The Forgotten Shipwrecks of the St. Louis Riverfront
There are two shipwrecks along the St. Louis Riverfront. The first is the Mine Sweeper, U.S.S. Inaugural, which was swept away by the Flood of 1993. During the flood, the Inaugural broke free of her moorings and floated downriver. The Inaugural was lost for several months until the river receded and its capsized hull emerged south of the Municipal Bridge. Commissioned in 1944, the Inaugural saw action during World War Two but was decommissioned when the war ended and reclassified as surplus. In 1968, St. Louis investors bought the warship and converted it into a floating attraction. Ever since the Inaugural capsized in 1993, the ship has been photographed, documented, vandalized, fought over, and scrappers have even attempted to steal pieces of her. The Inaugural is easily seen when the river is at moderate levels.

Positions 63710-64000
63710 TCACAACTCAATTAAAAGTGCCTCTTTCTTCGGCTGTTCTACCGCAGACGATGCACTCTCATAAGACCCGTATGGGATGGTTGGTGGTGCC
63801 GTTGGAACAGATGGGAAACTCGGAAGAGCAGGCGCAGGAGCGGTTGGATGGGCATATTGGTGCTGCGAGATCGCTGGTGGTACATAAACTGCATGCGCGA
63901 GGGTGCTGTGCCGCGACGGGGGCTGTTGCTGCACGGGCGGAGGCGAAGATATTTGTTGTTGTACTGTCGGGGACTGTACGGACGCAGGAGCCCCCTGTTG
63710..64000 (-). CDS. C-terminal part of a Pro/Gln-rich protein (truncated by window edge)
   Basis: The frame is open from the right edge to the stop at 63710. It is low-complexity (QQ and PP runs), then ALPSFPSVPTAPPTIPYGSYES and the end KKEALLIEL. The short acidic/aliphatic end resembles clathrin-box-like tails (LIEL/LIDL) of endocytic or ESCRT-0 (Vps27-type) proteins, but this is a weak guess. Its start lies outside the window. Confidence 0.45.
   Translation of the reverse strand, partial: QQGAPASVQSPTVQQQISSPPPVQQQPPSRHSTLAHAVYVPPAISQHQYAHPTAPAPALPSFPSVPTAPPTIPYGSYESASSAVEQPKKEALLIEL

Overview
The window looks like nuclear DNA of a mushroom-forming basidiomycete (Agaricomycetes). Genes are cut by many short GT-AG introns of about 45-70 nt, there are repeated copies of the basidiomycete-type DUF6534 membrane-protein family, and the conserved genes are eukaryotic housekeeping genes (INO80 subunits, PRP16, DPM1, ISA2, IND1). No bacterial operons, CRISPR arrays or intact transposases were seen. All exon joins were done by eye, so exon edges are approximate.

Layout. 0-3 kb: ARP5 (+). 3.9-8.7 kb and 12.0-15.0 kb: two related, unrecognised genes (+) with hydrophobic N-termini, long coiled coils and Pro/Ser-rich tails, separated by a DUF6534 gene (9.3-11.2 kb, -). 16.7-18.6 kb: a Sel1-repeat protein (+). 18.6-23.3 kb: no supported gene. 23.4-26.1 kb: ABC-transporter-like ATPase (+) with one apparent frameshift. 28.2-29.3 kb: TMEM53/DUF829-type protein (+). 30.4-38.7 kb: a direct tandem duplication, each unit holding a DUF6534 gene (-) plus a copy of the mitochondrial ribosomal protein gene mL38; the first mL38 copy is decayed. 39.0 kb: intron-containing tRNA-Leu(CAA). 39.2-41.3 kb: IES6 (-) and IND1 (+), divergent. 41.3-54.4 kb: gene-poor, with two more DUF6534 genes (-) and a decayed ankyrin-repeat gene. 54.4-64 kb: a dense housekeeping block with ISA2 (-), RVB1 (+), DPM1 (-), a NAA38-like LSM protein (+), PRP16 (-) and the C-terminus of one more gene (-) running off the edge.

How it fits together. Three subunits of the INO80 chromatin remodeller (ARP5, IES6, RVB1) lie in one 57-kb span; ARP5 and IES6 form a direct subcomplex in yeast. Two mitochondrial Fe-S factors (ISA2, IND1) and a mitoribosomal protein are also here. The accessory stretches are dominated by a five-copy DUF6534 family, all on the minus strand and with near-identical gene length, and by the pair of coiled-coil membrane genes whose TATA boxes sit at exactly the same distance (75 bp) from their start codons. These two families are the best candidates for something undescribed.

The other shipwreck that litters the St. Louis Riverfront is the S.S. River Queen. Built-in 1923, the ship became famous for its appearance in the movie "Gone With the Wind." The River Queen operated in several cities as an excursion ship until it was permanently moored along the St. Louis Riverfront in 1964. For unknown reasons, on December 2, 1967, the River Queen began to sink. Work crews made several attempts to salvage the steamship, but ice and high water levels prevented the ship from being saved. The fast current of the Mississippi River finally started breaking up the River Queen, forcing The City of St. Louis to demolish the ship's upper decks in 1968. Salvaged pieces of the River Queen were sold to museums and collectors, and what remained of the boat was sold off as scrap. The hull remains in its final resting place nearly fifty years later between the Ead's and the Martin Luther King Bridges. During low water levels, the hull of the River Queen becomes visible.